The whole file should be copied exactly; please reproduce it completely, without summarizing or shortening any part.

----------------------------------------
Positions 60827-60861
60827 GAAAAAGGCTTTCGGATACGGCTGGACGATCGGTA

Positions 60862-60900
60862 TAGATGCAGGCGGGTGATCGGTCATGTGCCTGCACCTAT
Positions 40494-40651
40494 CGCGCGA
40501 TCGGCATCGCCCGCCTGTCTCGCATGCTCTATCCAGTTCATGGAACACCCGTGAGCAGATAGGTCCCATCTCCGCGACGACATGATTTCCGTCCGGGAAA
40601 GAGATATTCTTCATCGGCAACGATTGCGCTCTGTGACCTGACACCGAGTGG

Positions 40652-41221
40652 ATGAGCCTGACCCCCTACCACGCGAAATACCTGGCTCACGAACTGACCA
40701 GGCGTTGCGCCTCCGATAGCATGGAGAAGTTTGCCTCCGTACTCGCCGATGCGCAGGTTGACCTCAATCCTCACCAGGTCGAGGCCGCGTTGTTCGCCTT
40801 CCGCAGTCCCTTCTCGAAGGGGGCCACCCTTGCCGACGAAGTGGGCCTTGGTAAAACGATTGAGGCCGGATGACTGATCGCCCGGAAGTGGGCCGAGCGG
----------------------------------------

Positions 60827-60861
60827 GAAAAAGGCTTTCGGATACGGCTGGACGATCGGTA

Positions 60862-60900
60862 TAGATGCAGGCGGGTGATCGGTCATGTGCCTGCACCTAT
Positions 40494-40651
40494 CGCGCGA
40501 TCGGCATCGCCCGCCTGTCTCGCATGCTCTATCCAGTTCATGGAACACCCGTGAGCAGATAGGTCCCATCTCCGCGACGACATGATTTCCGTCCGGGAAA
40601 GAGATATTCTTCATCGGCAACGATTGCGCTCTGTGACCTGACACCGAGTGG

Positions 40652-41221
40652 ATGAGCCTGACCCCCTACCACGCGAAATACCTGGCTCACGAACTGACCA
40701 GGCGTTGCGCCTCCGATAGCATGGAGAAGTTTGCCTCCGTACTCGCCGATGCGCAGGTTGACCTCAATCCTCACCAGGTCGAGGCCGCGTTGTTCGCCTT
40801 CCGCAGTCCCTTCTCGAAGGGGGCCACCCTTGCCGACGAAGTGGGCCTTGGTAAAACGATTGAGGCCGGATGACTGATCGCCCGGAAGTGGGCCGAGCGG